First Love (Friday the 13th, Part 1)
Across the lake, the teenagers scurry from their small, dry cabins.
When their bodies ripple the water, my hands instinctively clutch
at the rotten logs, the mossy stones gathered around me.
I imagine their bright teeth, their long legs and hair. When they turn
to each other and cry out, I breathe lungful’s of bitter mud. I sink
to the bottom of their desires, and sit like a warped and bloated toad.
At night, they slip between campfire and lamplight
into the bruised fingers of their night. When I am old enough,
I will break this darkness in half. I will step into it.
They will learn of the body’s truth, of its softer places.
They will feel this hurt. My mother says the world will always cut.
This is love, she says. You can hide behind it forever.
Mother Love (Friday the 13th, Part 2)
Yesterday, I could not think of anything
but you, but nothing is worth thinking unless
you can make it come true. When you
died, it was as if the moon, no, it was as if
the sun hung in the trees like a wounded
animal. Everything was bloody and broken
against its bones. You came stumbling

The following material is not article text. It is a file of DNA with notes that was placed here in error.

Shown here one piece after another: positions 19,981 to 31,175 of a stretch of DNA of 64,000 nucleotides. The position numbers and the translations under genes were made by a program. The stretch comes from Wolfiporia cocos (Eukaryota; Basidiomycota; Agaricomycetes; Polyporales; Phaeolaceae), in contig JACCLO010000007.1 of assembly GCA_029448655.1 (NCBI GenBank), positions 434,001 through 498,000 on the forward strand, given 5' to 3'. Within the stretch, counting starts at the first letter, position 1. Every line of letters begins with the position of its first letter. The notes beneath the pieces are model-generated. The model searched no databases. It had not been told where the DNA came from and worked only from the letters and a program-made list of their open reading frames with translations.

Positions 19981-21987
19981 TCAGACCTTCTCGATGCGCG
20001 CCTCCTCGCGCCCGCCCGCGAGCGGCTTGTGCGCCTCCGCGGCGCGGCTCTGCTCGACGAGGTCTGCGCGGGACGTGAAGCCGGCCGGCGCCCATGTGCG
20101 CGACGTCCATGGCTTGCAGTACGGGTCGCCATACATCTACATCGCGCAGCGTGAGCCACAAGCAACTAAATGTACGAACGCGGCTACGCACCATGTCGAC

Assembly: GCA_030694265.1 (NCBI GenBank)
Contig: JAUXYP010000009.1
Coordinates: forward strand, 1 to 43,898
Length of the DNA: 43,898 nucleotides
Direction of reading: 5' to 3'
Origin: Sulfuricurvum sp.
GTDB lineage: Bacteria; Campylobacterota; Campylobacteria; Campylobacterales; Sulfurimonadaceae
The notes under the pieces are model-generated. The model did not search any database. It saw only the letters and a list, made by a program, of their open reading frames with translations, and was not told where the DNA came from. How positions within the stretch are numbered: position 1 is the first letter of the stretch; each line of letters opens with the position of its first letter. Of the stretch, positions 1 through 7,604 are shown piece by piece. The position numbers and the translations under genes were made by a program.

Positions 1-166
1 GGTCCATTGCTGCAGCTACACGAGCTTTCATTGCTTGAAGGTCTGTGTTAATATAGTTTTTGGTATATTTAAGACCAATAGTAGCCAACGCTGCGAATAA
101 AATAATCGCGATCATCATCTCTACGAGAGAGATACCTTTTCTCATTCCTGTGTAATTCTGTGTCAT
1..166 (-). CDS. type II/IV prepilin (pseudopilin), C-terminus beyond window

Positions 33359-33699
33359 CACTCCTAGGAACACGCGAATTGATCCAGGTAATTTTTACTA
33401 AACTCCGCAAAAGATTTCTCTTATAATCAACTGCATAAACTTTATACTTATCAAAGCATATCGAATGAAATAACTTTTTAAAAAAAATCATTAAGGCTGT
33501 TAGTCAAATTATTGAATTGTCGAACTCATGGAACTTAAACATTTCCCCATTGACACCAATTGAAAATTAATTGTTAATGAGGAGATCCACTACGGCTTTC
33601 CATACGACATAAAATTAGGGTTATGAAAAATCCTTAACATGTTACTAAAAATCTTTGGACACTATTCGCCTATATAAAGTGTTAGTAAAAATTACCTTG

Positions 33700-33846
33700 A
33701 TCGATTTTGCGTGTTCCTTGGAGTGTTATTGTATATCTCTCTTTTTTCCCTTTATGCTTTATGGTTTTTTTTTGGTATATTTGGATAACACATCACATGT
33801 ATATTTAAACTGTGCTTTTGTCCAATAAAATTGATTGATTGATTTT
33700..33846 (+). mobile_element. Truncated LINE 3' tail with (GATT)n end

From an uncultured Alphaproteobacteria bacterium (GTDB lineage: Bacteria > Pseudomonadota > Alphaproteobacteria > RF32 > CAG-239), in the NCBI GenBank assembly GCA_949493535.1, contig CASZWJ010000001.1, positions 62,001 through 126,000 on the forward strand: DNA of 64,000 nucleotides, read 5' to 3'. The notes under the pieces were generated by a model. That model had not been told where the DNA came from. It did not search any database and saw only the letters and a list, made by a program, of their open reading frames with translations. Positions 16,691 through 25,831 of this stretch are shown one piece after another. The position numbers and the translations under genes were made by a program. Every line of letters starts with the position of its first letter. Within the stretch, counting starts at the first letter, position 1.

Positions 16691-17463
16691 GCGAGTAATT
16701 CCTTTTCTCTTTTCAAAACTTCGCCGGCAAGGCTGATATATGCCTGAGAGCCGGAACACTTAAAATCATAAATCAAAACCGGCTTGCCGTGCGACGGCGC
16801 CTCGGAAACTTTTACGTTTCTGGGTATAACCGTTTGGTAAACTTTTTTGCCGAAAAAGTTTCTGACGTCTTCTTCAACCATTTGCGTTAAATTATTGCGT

back, your sweater smelled of rain.
You were bathed in rags of shadow and smoke.
You called out to me. There were other voices
inside your voice, then a stranger stepped
into your skin. Affection is a reward too remote
from its action, a cruel star no one should regard,
but I will never look away. The real world
can flicker and die. There is no other truth.
They will hear me speak only
your name, if I say anything at all.
*Note: Some of the phrasing is from Robert Creeley’s “For Love.”
Jonathan Minton lives in central West Virginia, where he is a Professor of English at Glenville State College. He is the author of Technical Notes for Bird Government (Telemetry Press, 2018), In Gesture (Dyad Press, 2009), and Lost Languages (Long Leaf Press, 1999). He is the editor of the journal Word For/Word (www.wordforword.info).